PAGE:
Ever since 1993′s misjudged ‘Super Mario Bros.’ - the first video game to be turned into a movie - gamers have waited patiently for a decent film based on a game. Many have tried and while some have been commercially successful (’Tomb Raider’, ‘Resident Evil’, ‘Prince of Persia’) not a single one has managed a “Fresh” rating on Rotten Tomatoes.
Gamers crave mainstream critical recognition of their artform and it looks like this December’s ‘Assassin’s Creed’ could be the one to buck the trend. Michael Fassbender, the film’s star, is so confident they have a hit on their hands he says they’re already planning a trilogy of films.
“We already working on number two,” Fassbender told us on set, “we have very strong ideas about what we want to do in the second one and then a definite outline for the third.”
Can Michael Fassbender and his ‘Macbeth’ director Justin Kurzel succeed where others have failed? Here’s what we learned on set,
Michael Fassbender is heavily involved
Michael Fassbender not only stars as lead Assassin, Callum Lynch, he’s also a producer and he’s helped to assemble a crack team of top notch creatives.
He’s been working on the film since 2011 when Ubisoft called him in to discuss the idea and from that moment Fassbender has been deeply involved from “helping with script, the story, the plot, the characters” and pitching it to Justin Kurzel interested while the duo were making ‘Macbeth’. He also convinced ‘Dark Knight Rises’ star and arthouse darling Marion Cotillard to come on board.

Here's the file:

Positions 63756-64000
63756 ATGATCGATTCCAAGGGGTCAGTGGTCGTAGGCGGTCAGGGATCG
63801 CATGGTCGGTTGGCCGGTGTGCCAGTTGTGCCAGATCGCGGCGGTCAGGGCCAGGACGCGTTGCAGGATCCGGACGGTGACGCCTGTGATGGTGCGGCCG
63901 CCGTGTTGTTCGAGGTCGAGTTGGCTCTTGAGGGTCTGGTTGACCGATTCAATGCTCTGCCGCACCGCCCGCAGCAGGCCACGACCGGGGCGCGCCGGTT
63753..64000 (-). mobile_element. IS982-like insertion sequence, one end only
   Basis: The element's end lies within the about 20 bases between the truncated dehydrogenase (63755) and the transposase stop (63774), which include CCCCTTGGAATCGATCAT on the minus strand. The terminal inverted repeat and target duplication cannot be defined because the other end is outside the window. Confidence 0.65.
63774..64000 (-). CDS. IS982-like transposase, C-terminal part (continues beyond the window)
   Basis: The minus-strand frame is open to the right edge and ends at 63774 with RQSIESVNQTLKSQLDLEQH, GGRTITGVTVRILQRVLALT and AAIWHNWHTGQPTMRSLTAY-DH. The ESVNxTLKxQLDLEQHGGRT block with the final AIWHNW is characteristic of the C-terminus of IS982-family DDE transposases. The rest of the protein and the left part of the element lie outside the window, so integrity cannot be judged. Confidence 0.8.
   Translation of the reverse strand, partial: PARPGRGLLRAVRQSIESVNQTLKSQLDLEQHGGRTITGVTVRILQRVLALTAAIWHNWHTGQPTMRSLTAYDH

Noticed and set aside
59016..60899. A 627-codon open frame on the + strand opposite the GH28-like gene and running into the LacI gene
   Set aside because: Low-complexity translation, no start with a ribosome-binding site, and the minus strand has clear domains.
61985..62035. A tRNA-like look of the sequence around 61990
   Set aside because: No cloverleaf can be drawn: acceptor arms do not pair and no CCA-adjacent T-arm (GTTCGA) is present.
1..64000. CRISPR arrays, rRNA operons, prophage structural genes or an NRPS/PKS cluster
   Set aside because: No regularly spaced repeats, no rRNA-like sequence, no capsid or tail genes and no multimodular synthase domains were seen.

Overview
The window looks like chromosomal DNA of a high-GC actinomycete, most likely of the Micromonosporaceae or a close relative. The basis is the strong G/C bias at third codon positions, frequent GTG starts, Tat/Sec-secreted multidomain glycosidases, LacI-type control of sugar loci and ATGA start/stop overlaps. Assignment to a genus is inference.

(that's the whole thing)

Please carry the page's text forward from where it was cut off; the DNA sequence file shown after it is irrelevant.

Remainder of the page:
The filmmakers want the fans on board
There have been nine main games in the franchise since Ubisoft launched it on PC, Xbox 360 and PlayStation 3 back in 2007, and it’s shifted over 70 million units worldwide. The film’s producer Patrick Crowley is keen to please this massive audience, and it’s no coincidence the film’s marketing (see poster below) hasn’t strayed far from the games’ branding.
“Often [filmmakers] don’t spend the money and the time because they think that if you just do the game on screen [fans] will just like it,” he told Yahoo Movies. “Those often haven’t been very successful and we had to really step up. We felt like we had to spend the money so that fans didn’t think it was just a rip off of the game.”
“Every ‘Assassin’s Creed’ fan is going to sit down in their seat and thing that this is never going to be good enough.,” he explained. “How will you please them? The only way to please them is to make them feel that you really care about their experience. We have to make them feel that we care about what they love about the game.”
Everything was run past the game developers
The movie makers have tried to ensure the film sticks closely to the source material by involving the game developers at every stage.
According to the filmmakers we spoke to on set, the team regularly referenced Ubisoft’s ‘Assassin’s Creed’ encyclopaedia for the game to make sure the movie made sense in the world Ubisoft had built. The three hundred page information pack defines every character and how they behave and perform. It also gives details on the different periods that have been visited and the rules in which the game operates (for example, how much of your ancestor’s life you can view).